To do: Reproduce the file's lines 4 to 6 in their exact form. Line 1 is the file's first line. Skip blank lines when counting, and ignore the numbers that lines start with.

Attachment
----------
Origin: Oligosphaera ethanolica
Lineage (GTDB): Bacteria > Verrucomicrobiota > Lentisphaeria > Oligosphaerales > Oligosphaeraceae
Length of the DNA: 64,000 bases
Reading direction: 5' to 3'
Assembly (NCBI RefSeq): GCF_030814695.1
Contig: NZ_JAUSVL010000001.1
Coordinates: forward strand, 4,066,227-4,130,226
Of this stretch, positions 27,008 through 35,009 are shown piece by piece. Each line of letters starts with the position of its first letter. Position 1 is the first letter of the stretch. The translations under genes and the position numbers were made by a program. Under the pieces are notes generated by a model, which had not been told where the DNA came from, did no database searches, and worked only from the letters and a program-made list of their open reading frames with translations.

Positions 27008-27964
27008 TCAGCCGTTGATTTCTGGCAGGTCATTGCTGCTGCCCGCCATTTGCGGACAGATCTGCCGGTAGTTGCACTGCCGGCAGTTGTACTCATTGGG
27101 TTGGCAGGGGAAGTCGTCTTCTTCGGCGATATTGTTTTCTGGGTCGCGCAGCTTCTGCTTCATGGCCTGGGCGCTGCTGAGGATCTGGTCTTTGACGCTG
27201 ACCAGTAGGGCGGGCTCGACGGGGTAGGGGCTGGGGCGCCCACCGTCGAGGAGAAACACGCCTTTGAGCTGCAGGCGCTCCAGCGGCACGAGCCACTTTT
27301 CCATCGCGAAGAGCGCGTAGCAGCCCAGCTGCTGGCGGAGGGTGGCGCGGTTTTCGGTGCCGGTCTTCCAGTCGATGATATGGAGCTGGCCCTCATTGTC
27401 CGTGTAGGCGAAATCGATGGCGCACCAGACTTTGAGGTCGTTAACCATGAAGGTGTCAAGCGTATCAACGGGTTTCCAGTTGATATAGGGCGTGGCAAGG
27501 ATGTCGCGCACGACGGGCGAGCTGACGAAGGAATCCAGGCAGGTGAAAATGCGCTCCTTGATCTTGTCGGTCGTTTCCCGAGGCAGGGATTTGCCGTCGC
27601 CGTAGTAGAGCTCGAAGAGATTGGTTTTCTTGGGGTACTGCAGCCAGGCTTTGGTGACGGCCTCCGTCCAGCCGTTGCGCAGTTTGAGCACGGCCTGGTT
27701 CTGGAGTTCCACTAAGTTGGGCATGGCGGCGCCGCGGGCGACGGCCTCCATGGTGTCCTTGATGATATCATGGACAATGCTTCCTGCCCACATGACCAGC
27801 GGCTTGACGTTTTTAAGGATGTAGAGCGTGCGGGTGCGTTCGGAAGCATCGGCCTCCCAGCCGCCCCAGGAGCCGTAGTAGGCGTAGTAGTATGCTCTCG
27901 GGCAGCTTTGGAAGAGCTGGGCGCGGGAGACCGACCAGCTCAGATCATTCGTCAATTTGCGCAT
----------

Reading direction: 5' to 3'
Assembly (NCBI RefSeq): GCF_030814695.1
Contig: NZ_JAUSVL010000001.1